Fill the Void is an unusual, and wonderful Israeli film about the Haredi Jewish culture, the grief of a family, and love vs. duty.
The film begins around the time of year known as Purim. This a joyous time for religious Jewish families, and celebrates God’s protection of the Jewish people. The origins of the feast go back to the Bible and the Book of Esther, where the wicked Haman is destroyed and God’s people are saved from certain destruction. The heroes from the Book of Esther are Esther (Hadassah) and her godly uncle Mordecai.
Now back to the film, it begins with an amazing look into Haredi culture. The main character, Shira is a young lady on the way to see her potential, future husband. She does not actually meet him, but she and her mother go to the grocery store to see what he looks like! We know that there is a matchmaker involved because they cannot find the particular man, and they call the matchmaker to see where the young man, Pinchas Miller, is. Shira’s mother calls the matchmaker and is told he is in the dairy section. When Shira does see him, her mother wants to know what she thinks, and Shira believes he is the one.
The matchmaker plays an important role in marriages in this film, as do the parents. No one forces young people to marry certain other young people, but the movie does seem to indicate that there are pressures that young people face. It seems that maybe the film makers are examining the practice. For some young people it is the pressure just to be married, in a culture that lifts married life and family to a very high level. An example of this would be the character Frieda, who is older and not married yet. For others it is marrying a partner they have never met, because they look like a good prospect.
Now for us we may not like this idea, and it seems at the very least archaic. What it does say about the young people in this culture though, is that they are submitted to their parents, their community (by trusting the matchmaker and fellow Haredi Jews), and ultimately to God. They are trusting, and they want to do the right thing.
Tragedy strikes Shira’s family when on the night of Purim, her pregnant sister dies. By the way, her sister’s name is Esther. I’m not sure of all of the symbolism here, but I know there is some, because the baby is saved, and when they name him, he is given the name Mordecai (spelled slightly different).
One of the most moving scenes in the film is when Esther’s widower, Yochay takes his son to the synagogue for the circumcision ceremony. Inside the synagogue he holds his son and sings, cries, and praises God all at the same time. The praises to God are beautiful, and the audience feels his intense grief.
The grief of Shira’s family runs deep. It is especially difficult for her mother. As the months go by Yochay considers marriage again, in part to take care of the baby. When his potential wife lives in Belgium he contemplates going to live there. This becomes unbearable for Shira’s mother, and she comes up with a plan for Shira to marry Yochay.
The majority of the film is spent examining what Shira goes through in the way of grief over losing her sister, and at the same time feeling the pressure of everyone wanting her to marry her dead sister’s husband. At first she does not think of it as even a possibility, because he is Esther’s husband!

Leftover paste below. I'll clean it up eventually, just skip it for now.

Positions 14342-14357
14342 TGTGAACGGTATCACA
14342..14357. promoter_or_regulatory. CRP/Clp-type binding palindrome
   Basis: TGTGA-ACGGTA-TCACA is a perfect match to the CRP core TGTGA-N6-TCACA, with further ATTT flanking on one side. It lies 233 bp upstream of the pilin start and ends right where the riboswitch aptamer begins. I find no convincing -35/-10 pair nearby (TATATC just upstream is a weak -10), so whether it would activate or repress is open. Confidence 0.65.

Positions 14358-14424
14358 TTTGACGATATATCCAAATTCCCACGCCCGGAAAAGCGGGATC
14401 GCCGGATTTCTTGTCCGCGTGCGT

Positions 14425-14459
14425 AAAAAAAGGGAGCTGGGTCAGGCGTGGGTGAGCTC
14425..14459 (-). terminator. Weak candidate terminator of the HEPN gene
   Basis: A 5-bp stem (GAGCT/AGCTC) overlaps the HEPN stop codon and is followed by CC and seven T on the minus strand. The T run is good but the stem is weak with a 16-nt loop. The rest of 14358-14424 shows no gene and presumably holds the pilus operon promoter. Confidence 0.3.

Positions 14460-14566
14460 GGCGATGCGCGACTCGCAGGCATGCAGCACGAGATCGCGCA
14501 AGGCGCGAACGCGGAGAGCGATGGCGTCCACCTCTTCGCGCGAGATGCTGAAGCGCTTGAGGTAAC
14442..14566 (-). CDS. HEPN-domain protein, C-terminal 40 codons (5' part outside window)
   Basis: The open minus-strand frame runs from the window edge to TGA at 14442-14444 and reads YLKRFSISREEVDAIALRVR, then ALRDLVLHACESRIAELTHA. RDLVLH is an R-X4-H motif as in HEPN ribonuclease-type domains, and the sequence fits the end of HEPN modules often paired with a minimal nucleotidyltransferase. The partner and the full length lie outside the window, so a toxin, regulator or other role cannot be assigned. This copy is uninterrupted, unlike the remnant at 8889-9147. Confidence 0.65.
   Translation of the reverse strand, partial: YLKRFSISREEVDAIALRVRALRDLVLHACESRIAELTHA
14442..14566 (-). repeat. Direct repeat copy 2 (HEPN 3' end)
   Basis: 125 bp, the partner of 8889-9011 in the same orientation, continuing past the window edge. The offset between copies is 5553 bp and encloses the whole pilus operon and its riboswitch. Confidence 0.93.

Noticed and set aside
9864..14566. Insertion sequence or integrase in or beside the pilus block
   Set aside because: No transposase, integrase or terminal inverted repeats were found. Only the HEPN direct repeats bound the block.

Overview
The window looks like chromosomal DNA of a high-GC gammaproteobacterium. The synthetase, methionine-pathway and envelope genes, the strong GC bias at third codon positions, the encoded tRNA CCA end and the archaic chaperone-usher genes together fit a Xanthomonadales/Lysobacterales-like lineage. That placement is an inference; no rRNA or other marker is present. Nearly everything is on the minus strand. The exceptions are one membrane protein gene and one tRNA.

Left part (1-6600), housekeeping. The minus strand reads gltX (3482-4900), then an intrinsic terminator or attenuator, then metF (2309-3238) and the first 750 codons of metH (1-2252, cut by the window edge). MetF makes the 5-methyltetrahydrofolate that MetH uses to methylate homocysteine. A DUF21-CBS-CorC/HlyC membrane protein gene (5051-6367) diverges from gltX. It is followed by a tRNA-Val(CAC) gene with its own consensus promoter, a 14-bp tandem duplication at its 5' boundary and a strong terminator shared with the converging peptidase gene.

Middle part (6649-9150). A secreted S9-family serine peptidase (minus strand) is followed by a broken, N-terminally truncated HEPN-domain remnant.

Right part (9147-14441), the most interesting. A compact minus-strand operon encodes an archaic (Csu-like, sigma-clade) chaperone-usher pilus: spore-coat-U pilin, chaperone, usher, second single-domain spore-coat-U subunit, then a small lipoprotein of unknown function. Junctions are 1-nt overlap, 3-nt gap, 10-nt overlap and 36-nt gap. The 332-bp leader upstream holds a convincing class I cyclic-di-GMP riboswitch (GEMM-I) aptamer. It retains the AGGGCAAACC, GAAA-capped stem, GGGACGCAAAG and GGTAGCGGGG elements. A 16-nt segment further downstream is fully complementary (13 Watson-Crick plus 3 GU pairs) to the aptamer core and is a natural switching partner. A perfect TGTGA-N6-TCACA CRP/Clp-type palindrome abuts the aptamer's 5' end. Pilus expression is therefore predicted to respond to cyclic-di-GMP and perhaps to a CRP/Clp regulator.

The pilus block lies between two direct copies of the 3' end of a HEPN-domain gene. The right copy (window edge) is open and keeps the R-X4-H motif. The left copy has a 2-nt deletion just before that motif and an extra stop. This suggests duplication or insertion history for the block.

Gradually she says yes but not out of love. She emotionally shuts down, and does not allow herself to feel any emotion, and even tells the rabbi she is willing to marry Yochay because it is the right thing to do. She wants to do the right thing. She holds in her grief and apprehension. The meeting with the rabbi is very touching. If you see the movie take note of how he handles an old lady that wants to see the rabbi, and interrupts the meeting with Shira, her father, and Yochay. When the rabbi sits down again, we don’t see all that he says to Shira, but the family comes back with their heads hanging low. The marriage is not approved.
There is a beautiful scene when Shira cries out to God for help. She is lying on her bed alone, and asking God to give her the strength to get up. She tells God she cannot face this alone and she needs His help.
Shira and Yochay do develop a dialogue with one another in spite of everything, in fact, because of everything they have been through together. We see them opening up to one another and starting to be honest, which develops their relationship. Shira insists she is not afraid but when Yochay pushes her to confront her feelings, she admits that she is afraid of dying. This becomes a turning point for her.
The film invites God in, because of the people and their deep faith. Throughout the film we see people thanking God, acknowledging Him, and seeking Him through prayer. This is wonderful.
I will not share the ending with you, but faith, internal freedom, and the relationship between Shira and Yochay are a blessing to see. I do wish it was slightly different at the very end, with more joy.
This is a very good film. By the way there is no violence or profanity at all. There is some smoking and drinking, but Haredi (and this Hassidic branch of Haredi) Jews like to celebrate. The film is in Hebrew and/or Yiddish, and has English subtitles.
It is a film about faith, family, and wanting to do the right thing. I highly recommend it.
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